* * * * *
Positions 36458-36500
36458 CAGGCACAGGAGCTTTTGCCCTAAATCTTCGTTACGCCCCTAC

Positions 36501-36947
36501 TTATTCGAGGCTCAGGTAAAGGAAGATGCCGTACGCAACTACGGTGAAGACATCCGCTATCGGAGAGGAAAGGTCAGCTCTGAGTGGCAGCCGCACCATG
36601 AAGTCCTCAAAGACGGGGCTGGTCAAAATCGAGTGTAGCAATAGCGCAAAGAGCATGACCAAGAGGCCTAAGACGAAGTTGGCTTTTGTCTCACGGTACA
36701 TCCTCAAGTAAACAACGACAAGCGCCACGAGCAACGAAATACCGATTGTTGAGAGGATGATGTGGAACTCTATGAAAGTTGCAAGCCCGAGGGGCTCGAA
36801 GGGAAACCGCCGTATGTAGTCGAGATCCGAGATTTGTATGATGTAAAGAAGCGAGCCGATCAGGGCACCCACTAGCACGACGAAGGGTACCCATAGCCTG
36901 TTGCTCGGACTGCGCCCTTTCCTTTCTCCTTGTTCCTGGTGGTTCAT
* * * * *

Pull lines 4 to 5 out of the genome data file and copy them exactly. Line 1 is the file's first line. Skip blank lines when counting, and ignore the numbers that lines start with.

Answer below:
36501 TTATTCGAGGCTCAGGTAAAGGAAGATGCCGTACGCAACTACGGTGAAGACATCCGCTATCGGAGAGGAAAGGTCAGCTCTGAGTGGCAGCCGCACCATG
36601 AAGTCCTCAAAGACGGGGCTGGTCAAAATCGAGTGTAGCAATAGCGCAAAGAGCATGACCAAGAGGCCTAAGACGAAGTTGGCTTTTGTCTCACGGTACA